Cover Wars: O-o-h Child Edition

Brock Butler: Brock, with a little help from some live overdubs, puts together a strong solo performance. Source: 11-20-2007

[audio:https://glidemag.wpengine.com/hiddentrack/wp-content/uploads/2010/02/brockchild.mp3]

Cyndi Lauper & Destiny’s Child: Both Cyndi Lauper and Destiny’s Child have performed this song on their own, but I liked this collaboration better than the YouTube performances that can be found of the artists performing the tune on their own.

Dino: Like the original, Dino’s synth-drums-heavy version also placed on the Billboard charts, reaching #27 on the Hot 100 in 1993. Source: The Way I Am

[audio:https://glidemag.wpengine.com/hiddentrack/wp-content/uploads/2010/02/dinochild.mp3]

Hall & Oates: Well it’s about time Hall & Oates made their Cover Wars debut! Sounds like they made a lot of small lyric changes as well. It’s interesting. Source: Our Kind of Soul

[audio:https://glidemag.wpengine.com/hiddentrack/wp-content/uploads/2010/02/halloateschild.mp3]

Nina Simone: This one is great. Released in 1971 just a year after the original, its got a great brisk tempo and nice guitar tone. Source: Here Comes The Sun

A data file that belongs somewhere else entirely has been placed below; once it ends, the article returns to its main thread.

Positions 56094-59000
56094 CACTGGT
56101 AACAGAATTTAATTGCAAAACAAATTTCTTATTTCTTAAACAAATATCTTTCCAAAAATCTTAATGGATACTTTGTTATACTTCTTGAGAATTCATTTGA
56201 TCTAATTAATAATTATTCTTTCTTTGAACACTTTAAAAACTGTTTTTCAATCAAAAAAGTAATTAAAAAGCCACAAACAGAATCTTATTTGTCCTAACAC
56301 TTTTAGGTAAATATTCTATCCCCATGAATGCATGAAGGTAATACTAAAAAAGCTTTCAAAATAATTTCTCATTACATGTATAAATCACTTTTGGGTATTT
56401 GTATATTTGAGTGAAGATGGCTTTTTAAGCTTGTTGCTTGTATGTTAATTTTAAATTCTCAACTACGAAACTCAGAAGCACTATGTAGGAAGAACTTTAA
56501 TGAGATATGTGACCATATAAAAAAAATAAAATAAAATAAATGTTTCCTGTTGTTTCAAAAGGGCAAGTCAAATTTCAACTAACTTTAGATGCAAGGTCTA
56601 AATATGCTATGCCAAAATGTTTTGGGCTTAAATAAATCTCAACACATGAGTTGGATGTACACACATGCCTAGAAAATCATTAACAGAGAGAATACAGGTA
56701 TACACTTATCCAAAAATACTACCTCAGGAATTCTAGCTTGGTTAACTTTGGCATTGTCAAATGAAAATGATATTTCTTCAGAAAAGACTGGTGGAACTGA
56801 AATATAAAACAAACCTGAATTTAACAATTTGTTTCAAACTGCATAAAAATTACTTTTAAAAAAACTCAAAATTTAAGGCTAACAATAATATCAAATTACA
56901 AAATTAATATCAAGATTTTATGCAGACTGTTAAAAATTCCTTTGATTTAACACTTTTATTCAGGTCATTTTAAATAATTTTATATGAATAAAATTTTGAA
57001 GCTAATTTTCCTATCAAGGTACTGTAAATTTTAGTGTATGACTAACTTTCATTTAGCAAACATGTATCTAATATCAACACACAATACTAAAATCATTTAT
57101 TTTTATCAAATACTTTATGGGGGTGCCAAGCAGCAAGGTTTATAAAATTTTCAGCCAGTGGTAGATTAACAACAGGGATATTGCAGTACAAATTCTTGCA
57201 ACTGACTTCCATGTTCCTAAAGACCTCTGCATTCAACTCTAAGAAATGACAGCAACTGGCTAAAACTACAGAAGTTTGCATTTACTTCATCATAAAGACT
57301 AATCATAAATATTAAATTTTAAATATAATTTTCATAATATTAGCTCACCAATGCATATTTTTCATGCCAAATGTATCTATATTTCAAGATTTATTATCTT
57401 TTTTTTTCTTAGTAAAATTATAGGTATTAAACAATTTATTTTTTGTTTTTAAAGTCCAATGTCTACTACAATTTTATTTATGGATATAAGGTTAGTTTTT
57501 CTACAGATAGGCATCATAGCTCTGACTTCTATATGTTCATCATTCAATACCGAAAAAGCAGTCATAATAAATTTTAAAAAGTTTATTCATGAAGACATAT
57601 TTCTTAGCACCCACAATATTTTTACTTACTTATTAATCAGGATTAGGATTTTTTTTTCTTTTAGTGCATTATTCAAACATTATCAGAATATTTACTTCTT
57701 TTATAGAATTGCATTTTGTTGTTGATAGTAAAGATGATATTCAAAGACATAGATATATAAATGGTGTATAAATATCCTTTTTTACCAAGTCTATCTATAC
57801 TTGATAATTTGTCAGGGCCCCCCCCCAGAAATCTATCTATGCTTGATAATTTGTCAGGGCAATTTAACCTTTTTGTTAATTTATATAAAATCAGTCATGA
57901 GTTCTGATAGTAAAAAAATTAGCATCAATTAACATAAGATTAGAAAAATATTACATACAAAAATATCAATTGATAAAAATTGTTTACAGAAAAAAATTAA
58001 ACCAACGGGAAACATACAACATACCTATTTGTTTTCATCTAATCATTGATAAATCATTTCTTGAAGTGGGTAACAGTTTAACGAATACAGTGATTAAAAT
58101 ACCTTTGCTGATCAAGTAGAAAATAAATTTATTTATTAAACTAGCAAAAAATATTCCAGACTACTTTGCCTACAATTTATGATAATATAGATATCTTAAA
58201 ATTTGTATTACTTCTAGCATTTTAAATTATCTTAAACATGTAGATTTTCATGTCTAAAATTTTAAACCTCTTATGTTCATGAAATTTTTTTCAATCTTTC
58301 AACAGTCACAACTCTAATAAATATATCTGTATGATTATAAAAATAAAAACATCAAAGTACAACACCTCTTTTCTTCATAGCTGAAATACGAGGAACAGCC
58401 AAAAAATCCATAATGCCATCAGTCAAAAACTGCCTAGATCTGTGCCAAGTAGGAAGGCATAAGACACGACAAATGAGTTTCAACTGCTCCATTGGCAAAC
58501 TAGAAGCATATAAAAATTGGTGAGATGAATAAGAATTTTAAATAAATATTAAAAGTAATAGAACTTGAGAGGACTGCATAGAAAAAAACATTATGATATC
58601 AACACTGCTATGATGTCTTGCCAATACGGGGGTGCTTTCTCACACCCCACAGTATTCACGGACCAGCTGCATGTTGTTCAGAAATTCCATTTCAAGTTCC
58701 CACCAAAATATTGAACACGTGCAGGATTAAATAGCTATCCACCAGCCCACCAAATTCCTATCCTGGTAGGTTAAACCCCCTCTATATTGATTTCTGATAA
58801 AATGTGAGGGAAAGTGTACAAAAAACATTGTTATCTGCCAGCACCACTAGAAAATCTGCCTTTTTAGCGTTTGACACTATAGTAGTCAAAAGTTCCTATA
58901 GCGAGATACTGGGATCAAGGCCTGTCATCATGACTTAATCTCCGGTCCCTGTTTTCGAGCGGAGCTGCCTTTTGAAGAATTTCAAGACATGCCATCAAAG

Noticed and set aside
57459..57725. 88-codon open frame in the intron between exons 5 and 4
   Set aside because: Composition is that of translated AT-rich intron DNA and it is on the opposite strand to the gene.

[audio:https://glidemag.wpengine.com/hiddentrack/wp-content/uploads/2010/02/ninachild.mp3]

Tim Palmieri: This is pretty similar to Brock Butler’s take above. Makes me think, these two jamband front-men could really put together a crazy acoustic-duo tour. Source: 9-25-2006

[audio:https://glidemag.wpengine.com/hiddentrack/wp-content/uploads/2010/02/timmychild.mp3]

Trey Anastasio: O-o-h Child was a staple on the Trey Trio tour in 1999, being played almost every show. When the horns were added in the Winter of 2001, the song transferred over, but became increasingly rare and disappeared after two performances in the Summer of ’01. The song came back for two performances in 2004, once at the private show for Jake Burton and once at Austin City Limits. And then it disappeared again and came back for a few performances without horns during the Classic TAB Tour of ’08. There’s no real soaring peak in this one (like a lot of the ’99 performances), but it’s a real nice volume control jam. Source: 8-2-2001

[audio:https://glidemag.wpengine.com/hiddentrack/wp-content/uploads/2010/02/treychild.mp3]

Checking in on last week’s Harvest Moon Cover Wars, the collaboration of Pearl Jam and Sleater-Kinney has emerged victorious.

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